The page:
As in Jane Jacobs, urban planner, writer and activist who argued that urban renewal didn’t respect the lives of city dwellers. Jacobs stood up to Robert Moses who wanted to overhaul Greenwich Village where she lived and helped cancel plans for the Lower Manhattan Expressway which would have wrecked what today is Soho along with parts of Little Italy and Chinatown.
Jane is recognized on a weekend in May all over the world. In New York City the Municipal Arts Society organizes a group of free, docent-lead tours knows as Jane’s Walk. I went on one that more or less centered around the East River. Although I’ve lived here my entire life, I didn’t know about the fire on June 15, 1904 on the paddlewheel boat the General Slocum. The fire’s cause was possibly a carelessly discarded match; of the 1,358 passengers, many of whom were women and children, 1,021 died, largely because they couldn’t swim and were hampered by the heavy clothing of the day.
I also didn’t know (or forgot) that York Avenue was named for Sergeant Alvin York, one of the most decorated soldiers of WWI. TCM fans probably know the 1941 movie, Sergeant York, staring Gary Cooper which brought him that year’s Oscar for Best Actor.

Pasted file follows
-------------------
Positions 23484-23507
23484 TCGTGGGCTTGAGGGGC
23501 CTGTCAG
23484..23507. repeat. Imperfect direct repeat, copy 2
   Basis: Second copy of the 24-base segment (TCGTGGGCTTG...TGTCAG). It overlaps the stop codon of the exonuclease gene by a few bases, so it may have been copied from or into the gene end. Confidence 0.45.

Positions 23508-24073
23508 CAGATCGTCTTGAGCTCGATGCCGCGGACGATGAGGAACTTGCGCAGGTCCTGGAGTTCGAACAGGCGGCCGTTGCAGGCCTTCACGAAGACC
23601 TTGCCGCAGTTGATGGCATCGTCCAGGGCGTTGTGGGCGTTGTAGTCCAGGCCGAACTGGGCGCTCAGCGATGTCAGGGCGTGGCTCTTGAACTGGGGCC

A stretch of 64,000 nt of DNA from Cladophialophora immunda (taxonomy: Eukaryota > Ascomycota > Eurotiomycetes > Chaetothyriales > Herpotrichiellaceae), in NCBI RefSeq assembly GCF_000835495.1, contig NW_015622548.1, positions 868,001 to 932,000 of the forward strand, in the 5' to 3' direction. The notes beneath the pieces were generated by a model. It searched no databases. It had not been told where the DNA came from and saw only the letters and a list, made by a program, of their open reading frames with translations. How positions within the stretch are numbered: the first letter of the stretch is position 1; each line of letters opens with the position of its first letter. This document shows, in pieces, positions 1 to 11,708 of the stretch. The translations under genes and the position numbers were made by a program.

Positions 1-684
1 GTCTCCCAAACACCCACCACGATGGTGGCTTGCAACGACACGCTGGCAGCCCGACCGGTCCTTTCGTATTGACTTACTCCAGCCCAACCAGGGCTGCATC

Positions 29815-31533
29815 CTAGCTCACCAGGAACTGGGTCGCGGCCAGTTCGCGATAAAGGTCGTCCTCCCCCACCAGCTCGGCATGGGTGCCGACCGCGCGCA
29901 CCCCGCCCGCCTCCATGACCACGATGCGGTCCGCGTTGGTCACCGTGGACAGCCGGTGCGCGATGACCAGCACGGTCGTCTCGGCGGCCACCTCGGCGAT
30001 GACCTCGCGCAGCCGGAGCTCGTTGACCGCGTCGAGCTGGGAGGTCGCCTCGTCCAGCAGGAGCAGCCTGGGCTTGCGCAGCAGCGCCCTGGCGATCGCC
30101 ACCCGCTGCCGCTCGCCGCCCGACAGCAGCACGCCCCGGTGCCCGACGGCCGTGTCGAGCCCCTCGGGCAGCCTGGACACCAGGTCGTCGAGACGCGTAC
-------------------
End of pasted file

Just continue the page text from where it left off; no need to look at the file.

One more Jane-related factoid: Since its founding in 1901, Rockefeller University has produced twenty-six Nobel Prize winners.
Having tried and failed to find a recipe with “city” in it (if you come across one I’d love to hear) I’m going with a Manhattan.
2 ounces rye whiskey (or bourbon if you prefer)
1 ounce sweet vermouth
2 dashes Angostura bitters
1 dash orange bitters
Garnish: brandied cherry or lemon twist
Add the bourbon (or rye), sweet vermouth and both bitters to a mixing glass with ice, and stir until well-chilled. Strain into a chilled coupe. (I doubt that you will be struck by lightening if you use a glass.} Garnish with a brandied cherry (which everyone has around the house) or a lemon twist.
Before your first sip raise your glass to Jane.